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It doesn't take much these days to drive up the costs of owning credit cards. Fees and interest rates can spike enormously by making even one small mistake in handling credit card usage, and just one ping can deflate a gorgeous, enviable credit score. Take a look at these common credit card mistakes to avoid damaging your account status, pocketbook, or ability to borrow at a great interest rate.

Pay on time, every time
It's simple: at least the minimum payment needs to be paid on time every month for every card. This means the payment needs to be sent out or scheduled online several days in advance of the due date (a week or more is safer) for each and every credit card bill. One late payment is enough to ruin a good credit score, so if you have the means to pay, don't procrastinate. Make the payments early, and schedule them ahead of time with your bank if possible.

Don't skimp on the payment
Making no more than the minimum payment on credit card bills month after month is a bad idea. If you take a look at the way your bill is broken down, you will probably see that the minimum payment barely covers the interest charge and doesn't touch the balance owed. The reason credit card companies charge low minimum payments is so they can make more money. Stay ahead of the game and pay at least double the minimum every month.

Maxing out is bad
If you max out your cards up to or near the credit limit, you could be headed for financial disaster. Not only will you not have a line of credit to draw upon in an emergency, you could get hit with whopping fees when the balance goes above that line, and interest charges could take you there. Just don't do it. Try to keep your balances near zero or no higher than 50 percent of the credit limit.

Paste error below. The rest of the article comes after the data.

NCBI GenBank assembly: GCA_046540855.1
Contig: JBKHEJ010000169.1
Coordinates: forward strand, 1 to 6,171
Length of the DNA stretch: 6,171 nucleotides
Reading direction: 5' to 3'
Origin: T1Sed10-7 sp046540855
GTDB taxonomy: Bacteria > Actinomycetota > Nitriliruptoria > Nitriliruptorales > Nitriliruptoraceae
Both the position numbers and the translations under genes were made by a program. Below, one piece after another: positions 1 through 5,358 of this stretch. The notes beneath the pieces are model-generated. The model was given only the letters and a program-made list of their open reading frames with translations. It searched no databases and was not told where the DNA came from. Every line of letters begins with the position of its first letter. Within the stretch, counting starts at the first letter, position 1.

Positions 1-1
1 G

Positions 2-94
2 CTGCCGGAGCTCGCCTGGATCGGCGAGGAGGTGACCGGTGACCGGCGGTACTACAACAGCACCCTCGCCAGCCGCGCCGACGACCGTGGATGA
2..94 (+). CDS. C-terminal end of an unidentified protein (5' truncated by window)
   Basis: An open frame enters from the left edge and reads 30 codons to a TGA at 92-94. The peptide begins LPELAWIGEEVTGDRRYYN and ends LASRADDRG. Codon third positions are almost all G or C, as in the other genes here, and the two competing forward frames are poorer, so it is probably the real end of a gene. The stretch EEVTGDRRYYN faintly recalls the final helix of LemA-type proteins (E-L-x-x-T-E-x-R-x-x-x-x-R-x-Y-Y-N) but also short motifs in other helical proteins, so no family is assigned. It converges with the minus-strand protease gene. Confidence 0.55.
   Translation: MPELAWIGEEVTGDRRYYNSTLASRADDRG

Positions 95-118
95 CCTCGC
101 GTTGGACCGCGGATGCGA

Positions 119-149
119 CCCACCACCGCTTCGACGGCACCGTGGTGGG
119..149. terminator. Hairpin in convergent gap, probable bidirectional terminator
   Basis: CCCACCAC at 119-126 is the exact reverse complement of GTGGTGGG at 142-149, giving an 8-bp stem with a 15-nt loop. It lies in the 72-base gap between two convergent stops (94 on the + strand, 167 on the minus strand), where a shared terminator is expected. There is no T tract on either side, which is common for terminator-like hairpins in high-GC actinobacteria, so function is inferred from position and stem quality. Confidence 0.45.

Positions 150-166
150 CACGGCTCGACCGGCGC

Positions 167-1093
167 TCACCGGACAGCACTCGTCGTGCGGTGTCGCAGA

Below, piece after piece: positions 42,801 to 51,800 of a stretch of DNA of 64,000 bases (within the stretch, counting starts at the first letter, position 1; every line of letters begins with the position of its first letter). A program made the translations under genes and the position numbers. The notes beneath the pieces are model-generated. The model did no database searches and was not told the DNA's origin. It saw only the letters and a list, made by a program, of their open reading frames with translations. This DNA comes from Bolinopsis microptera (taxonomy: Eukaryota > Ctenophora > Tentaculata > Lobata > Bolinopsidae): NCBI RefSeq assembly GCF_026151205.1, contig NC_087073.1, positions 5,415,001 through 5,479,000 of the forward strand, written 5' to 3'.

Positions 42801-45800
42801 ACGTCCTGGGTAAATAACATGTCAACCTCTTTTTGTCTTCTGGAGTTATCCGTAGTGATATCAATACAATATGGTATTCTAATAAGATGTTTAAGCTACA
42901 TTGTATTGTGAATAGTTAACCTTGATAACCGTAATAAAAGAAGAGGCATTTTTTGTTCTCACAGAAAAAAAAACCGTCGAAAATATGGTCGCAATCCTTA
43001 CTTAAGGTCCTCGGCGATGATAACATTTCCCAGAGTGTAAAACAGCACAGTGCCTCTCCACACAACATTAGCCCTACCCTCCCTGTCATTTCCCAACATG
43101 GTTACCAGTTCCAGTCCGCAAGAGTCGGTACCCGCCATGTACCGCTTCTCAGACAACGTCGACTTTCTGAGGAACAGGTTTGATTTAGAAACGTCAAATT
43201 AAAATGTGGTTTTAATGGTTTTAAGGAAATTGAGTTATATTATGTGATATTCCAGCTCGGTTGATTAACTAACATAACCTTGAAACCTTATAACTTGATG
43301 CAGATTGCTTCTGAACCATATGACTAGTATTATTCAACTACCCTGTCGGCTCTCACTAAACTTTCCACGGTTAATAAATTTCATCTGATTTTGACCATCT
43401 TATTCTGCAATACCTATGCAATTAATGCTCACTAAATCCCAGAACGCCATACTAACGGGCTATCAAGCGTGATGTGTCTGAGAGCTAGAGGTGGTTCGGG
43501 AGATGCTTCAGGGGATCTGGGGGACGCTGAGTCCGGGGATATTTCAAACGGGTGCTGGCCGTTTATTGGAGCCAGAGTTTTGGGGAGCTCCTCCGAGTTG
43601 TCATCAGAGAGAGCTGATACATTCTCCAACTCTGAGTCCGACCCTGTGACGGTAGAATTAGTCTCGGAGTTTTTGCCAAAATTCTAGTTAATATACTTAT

Read the bills
It can be easy to just pay a credit card bill without looking at the details. Not only should you be checking the statement for unauthorized purchases or payments, but you will also want to keep abreast of what your credit card company is charging for the service. Look closely to make sure they are charging what was agreed.

Don't overspend to get rewards
Let's face it: a reward isn't much of a perk when it costs more to get it than it would with cash. Don't trick yourself into spending more just to get more frequent flyer miles or cash back. Spending $1,000 on things you don't need, than spending hundreds more in interest over time just to get $50 off an airline ticket isn't a savings.

Stop and think before you spend, and come up with a way to track just how much value you are getting out of those rewards. If you are paying your balances down quickly, they might be beneficial, but if you are letting debt sit on the cards, racking up interest, it's time to develop better habits.

Cash advance fees add up
With most credit cards, cash advances don't come cheap. Not only are the initial fees high, but the interest rates are usually higher than normal rates, and the cash advance amount is also the last to get paid.

When you make a payment, that money is first applied to interest, then applied to purchases, and not until that amount is paid down is any of the principle amount of the cash advance reduced. That means the higher interest is being charged at a higher rate for the full amount every month, and the interest is stacking up, too. Do yourself a favor and skip taking a cash advance unless it is the only option in an emergency.

Enticement rates might bite you later
Don't get sucked in by low introductory rates for opening new credit cards if the interest fees that go into place later are high. Sure, you may start out with the best intentions of transferring the balance to another card with lower interest while you enjoy the benefits of a lower rate for a few months, but the card companies are counting on the idea that you'll forget or not have the means to transfer it when the time comes. Why? Because most people don't do the right thing when the rates go up, so low introductory rates are a good gamble for the bank.

Avoid high annual fees
With so many credit cards offering deals with no annual fee, it's almost a wonder why anyone with good credit would use a card with high annual fees. Again, many people do it for the perks like travel points or cash back.

Even if you use the card enough to get a reward that surpasses the annual fee, using a credit card just to meet a point goal can mean paying a lot in interest and spending more than you want. Do the math. If it sounds too good to be true, it probably is.

This article originally appeared on MyBankTracker

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